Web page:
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Imprisoned Physicist Honored for Refusing to Work on Iran's Nuclear Program

Omid Kokabee, now imprisoned in Iran.
Omid Kokabee, a University of Texas, Austin, graduate student who has been imprisoned in Iran for more than two years, received APS's Andrei Sakharov human rights prize for refusing to collaborate on the country's nuclear program. In May, an Iranian court sentenced him to ten years in prison for "communicating with a hostile government" and receiving "illegal earnings." The so-called "illegal earnings" were the student loans he received while in Texas.

Kokabee, who is an Iranian citizen, was arrested in January of 2011 when he traveled to Tehran to visit family over his winter break. While waiting for his flight to return to the United States, he was pulled aside by the security forces at Khomeini Airport. They brought him to Tehran's notorious Evin prison, where numerous political prisoners are held. The Iranian authorities kept him in solitary confinement for 36 days, before allowing family members to visit. Twice, court appearances were canceled at the last minute for no reason until finally, fifteen months after his arrest he had his brief time in front of a judge.

On May 15, he was collectively tried with 14 other prisoners. The presiding judge, Abolghasem Salavati, is nicknamed "the Judge of Death" for his harsh sentences. The night before the trial, several of the accused confessed to the crimes they were accused of on television. Kokabee refused to confess to anything and declined to speak in court.

Kokabee was sentenced to ten years in prison without ever speaking to a lawyer, having a chance to defend himself in court or having any evidence presented against him. Other people at his trial received the death penalty.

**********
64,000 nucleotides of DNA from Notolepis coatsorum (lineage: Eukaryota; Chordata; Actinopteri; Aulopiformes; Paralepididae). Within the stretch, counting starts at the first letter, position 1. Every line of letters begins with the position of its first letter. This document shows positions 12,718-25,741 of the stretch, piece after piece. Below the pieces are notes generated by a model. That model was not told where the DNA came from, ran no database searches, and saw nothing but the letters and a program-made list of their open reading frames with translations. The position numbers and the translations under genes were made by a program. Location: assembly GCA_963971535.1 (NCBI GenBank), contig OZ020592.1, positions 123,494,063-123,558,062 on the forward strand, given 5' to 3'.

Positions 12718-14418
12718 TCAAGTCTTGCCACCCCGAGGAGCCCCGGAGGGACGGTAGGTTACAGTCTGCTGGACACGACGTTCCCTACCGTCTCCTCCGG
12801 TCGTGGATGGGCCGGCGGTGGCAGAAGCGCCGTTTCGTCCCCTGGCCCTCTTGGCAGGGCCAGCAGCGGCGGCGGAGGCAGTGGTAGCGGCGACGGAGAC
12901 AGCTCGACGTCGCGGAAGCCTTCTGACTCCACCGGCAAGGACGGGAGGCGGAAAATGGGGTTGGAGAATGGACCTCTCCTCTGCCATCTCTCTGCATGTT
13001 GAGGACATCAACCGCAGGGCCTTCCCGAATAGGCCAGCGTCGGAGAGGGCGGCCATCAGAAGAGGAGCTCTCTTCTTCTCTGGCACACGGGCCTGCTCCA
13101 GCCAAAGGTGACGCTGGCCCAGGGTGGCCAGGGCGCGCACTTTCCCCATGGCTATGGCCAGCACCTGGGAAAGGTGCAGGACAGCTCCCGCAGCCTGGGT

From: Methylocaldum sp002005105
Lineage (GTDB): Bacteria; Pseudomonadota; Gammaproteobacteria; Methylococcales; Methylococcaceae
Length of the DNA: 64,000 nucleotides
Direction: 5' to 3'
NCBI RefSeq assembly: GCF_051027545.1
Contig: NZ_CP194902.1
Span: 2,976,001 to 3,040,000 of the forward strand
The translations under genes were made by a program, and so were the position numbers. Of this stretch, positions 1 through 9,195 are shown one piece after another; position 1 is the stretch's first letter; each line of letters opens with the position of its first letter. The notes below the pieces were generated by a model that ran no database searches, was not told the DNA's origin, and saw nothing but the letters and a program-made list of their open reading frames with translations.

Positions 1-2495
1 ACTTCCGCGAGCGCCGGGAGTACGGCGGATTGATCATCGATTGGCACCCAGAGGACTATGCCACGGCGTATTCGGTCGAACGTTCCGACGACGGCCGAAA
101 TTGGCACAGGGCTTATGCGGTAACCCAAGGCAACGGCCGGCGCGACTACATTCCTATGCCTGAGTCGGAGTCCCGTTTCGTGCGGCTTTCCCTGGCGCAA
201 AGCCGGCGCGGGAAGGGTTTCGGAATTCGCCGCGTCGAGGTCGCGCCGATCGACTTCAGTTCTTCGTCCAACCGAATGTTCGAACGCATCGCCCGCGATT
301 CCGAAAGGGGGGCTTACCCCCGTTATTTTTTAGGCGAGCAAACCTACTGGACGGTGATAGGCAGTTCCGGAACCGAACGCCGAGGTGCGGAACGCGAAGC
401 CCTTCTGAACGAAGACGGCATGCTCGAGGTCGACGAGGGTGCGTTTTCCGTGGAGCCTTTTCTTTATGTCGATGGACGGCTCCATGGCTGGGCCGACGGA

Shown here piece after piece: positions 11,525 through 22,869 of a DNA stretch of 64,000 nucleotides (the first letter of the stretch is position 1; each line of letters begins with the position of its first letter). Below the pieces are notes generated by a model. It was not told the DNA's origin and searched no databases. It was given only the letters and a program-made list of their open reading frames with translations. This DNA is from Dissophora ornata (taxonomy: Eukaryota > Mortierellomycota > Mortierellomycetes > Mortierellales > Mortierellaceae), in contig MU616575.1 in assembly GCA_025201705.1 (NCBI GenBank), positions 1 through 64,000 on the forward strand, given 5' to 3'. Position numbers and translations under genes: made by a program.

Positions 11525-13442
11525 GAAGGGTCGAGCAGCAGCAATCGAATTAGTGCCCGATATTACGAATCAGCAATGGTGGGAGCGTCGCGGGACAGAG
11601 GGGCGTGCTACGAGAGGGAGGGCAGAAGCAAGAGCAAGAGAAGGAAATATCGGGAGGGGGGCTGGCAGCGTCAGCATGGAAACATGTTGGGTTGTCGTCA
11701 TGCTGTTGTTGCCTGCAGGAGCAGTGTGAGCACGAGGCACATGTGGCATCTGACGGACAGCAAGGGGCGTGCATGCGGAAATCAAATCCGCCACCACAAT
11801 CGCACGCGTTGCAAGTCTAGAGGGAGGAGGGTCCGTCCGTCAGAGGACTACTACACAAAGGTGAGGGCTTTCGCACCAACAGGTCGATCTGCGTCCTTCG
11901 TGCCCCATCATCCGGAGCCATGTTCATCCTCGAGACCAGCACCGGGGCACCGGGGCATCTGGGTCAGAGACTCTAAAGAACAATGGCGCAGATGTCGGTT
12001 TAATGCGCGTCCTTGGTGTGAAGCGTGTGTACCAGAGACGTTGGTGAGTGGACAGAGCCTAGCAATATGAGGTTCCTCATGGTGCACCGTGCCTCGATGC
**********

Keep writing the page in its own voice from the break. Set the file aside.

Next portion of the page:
The reasons for his imprisonment are murky and likely political. In 2009, waves of student protest swept through Iran calling for more social and political freedoms. In response, the government clamped down on students and academic institutions, and it's possible Kokabee was swept up in the crackdown, even though his family and friends say that Kokabee was never politically active.

Kokabee himself claims that he may have been targeted by the government after he refused to work on the country's nuclear program. Iran has been pursuing a kind of uranium enrichment called SILEX which uses carbon dioxide lasers, the same kind of lasers that Kokabee was using in his graduate studies.

Iran's Evin prison. Nicknamed "Evin University" because
of the large number of intellectuals held there.
Image: Ehsan Iran via WikimediaCommons.
In a letter he wrote from prison, Kokabee said that he had been approached multiple times since 2005 by agents from the Iranian government asking him to join the country's weapons program. He said also that even during his incarceration he was told that if he agreed to help enrich uranium, all of the charges against him would be dropped. Kokabee refused to collaborate, and remains in prison.

"Is it a sin that I don't want, under any circumstances, to get involved in security and military activities?" Kokabee wrote in his open letter from jail.

He was awarded APS's Andrei Sakharov Prize for "his courage in refusing to use his physics knowledge to work on projects that he deemed harmful to humanity, in the face of extreme physical and psychological pressure."

The award comes at a critical time in relations between the United States and Iran. Tomorrow, the new president of Iran will travel to New York to address the United Nations. There's a good chance that he might meet with President Obama in some capacity. Even if it's a handshake in the hallway, it would be the highest level contact between the two nations since the Iranian revolution in 1979.

In the run up to his New York visit, President Hassan Rouhani released nearly 100 political prisoners of the unknown hundreds held in the country. Unfortunately, the time of publication, it appears that Omid Kokabee was not among them.


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